A team of international scientists led by Stony Brook University researchers have created an ultra-fast, computerized way to model protein interactions, potentially helping to speed needed drugs to market.
Protein-protein interactions (PPIs) are the basis of cellular functions, and when these processes are compromised diseases such as cancer emerge. For years scientists have tried with mixed success to map out PPIs to understand cellular processes. Now researchers led by Stony Brook’s Dima Kozakov have outlined a method that could pave the way to designing new drugs that prevent problematic protein interactions that lead to disease. The findings are published in the early online edition of PNAS.
Proteins are the major building blocks of the cell. Many proteins perform their function by interacting with other proteins. In a typical cell, hundreds of thousands of different protein interactions take place. Characterizing the structure of these interactions helps elucidate how organisms function normally and during disease development.
“The problem considered is given three dimensional structures of two individual proteins to predict how these protein interact with each other,” said Kozakov, lead author and Assistant Professor in the Department of Applied Mathematics and Statistics in the College of Engineering and Applied Sciences, and a faculty member of the Laufer Center for Physical and Quantitative Biology and Institute for Advanced Computational Science (IACS) at Stony Brook University. He likened the method to characterizing all the possible structures that pairs of “lego blocks” form out of a huge set of different individual starting blocks.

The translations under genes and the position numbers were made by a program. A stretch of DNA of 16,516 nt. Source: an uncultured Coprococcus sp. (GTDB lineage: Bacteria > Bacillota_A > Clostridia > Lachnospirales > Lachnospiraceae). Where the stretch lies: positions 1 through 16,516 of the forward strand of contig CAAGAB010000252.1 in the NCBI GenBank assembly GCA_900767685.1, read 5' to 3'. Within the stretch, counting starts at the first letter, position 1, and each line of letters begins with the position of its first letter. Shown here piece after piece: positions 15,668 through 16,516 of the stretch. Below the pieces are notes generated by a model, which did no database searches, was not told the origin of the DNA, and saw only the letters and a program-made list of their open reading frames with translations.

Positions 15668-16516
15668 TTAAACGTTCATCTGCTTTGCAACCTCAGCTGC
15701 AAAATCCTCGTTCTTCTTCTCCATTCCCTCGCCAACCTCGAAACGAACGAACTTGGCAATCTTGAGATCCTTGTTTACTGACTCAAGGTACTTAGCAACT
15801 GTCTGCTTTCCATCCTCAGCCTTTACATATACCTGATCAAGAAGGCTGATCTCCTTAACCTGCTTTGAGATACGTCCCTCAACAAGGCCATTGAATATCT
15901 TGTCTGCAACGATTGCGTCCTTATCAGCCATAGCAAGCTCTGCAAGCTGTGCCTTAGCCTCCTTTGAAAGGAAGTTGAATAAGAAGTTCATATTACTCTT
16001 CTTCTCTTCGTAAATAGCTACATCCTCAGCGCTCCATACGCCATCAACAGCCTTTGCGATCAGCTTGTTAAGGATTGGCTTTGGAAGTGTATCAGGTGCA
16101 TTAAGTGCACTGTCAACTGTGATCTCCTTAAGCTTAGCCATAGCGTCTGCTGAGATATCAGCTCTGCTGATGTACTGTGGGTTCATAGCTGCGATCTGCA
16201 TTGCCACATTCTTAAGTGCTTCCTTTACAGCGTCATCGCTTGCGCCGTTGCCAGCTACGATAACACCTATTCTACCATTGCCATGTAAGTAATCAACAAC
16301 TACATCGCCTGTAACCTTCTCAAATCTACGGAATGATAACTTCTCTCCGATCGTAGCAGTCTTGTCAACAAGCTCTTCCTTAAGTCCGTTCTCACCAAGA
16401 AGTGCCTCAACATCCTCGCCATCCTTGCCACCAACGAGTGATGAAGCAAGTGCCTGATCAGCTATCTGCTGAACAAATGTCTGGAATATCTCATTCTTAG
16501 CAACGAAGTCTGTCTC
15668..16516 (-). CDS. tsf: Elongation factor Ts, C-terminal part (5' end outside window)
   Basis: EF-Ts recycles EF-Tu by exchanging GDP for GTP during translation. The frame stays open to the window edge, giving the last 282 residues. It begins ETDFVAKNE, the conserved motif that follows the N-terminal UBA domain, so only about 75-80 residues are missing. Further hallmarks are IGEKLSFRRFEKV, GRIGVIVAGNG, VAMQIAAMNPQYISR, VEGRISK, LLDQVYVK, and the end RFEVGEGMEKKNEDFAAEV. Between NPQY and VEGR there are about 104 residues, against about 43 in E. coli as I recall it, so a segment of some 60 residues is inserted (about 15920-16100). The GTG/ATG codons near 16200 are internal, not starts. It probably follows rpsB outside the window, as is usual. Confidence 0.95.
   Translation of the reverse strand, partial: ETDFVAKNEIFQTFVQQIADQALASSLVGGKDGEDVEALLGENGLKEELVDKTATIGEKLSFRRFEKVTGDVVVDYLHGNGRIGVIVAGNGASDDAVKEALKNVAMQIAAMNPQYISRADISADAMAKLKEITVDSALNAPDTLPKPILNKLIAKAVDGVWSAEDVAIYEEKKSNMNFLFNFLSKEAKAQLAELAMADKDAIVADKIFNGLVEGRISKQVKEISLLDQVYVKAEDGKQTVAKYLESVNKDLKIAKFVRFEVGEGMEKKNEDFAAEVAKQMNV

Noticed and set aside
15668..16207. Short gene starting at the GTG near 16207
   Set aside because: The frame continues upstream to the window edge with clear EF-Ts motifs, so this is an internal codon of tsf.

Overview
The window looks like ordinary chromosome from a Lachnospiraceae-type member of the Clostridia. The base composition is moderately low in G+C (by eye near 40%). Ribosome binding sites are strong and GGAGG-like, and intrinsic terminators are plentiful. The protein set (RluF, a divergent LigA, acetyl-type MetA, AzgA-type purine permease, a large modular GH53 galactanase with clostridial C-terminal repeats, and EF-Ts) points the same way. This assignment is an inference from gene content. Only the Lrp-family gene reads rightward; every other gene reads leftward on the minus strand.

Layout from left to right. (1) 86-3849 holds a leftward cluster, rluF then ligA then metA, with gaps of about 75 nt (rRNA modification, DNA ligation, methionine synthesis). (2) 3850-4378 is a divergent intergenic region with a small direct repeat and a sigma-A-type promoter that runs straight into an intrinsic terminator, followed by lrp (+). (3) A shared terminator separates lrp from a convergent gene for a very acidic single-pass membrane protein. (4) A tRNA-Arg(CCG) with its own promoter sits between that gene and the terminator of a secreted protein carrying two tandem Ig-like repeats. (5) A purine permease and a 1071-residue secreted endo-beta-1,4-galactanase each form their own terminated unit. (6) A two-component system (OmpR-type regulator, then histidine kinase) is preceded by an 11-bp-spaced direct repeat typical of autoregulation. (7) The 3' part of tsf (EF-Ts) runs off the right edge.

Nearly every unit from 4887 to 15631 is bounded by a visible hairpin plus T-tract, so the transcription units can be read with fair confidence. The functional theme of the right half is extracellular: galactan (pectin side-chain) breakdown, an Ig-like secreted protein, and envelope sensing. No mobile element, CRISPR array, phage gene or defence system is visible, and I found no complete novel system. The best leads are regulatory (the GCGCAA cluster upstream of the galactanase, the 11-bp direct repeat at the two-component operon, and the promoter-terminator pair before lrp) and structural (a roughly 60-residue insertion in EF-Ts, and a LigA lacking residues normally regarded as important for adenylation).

In the paper titled “Protein-protein docking by fast generalized Fourier transforms on 5D rotational manifolds,” the authors explain a new algorithm used to create ultra-fast approach to modeling protein interactions. They discovered that the method runs 10 to 100 times faster than previous state-of-the-art methods, without compromising accuracy.
The researchers used something called fast Manifold Fourier transform (FMFT) that help speed the calculations, enabling them to sample a large number of putative protein-protein complex conformations.
“The idea behind the approach is to present proteins as a combination of quantum shapes that enable fast simultaneous analysis of many pairs using a single calculation rather than assessing each pair independently,” summarized Dr. Kozakov. “The approach can be run in under 15 minutes on a personal laptop and can be used instead of costly experimental techniques to determine the structure of the protein-protein complex.”
The new algorithm will soon be available to the scientific community through the publicly available protein-protein docking server called ClusPro. This resource, with more than 15000 academic users worldwide, supported by the National Science Foundation and the Binational Science Foundation, is being developed by the same research team at the Laufer Center and IACS, in collaboration with scientists at Boston University.
Dr. Kozakov and colleagues believe the new method, implemented in the ClusPro server, will enable scientists to model protein interactions for the whole cell, a key step to designing drugs that prevent defective protein interactions that lead to disease.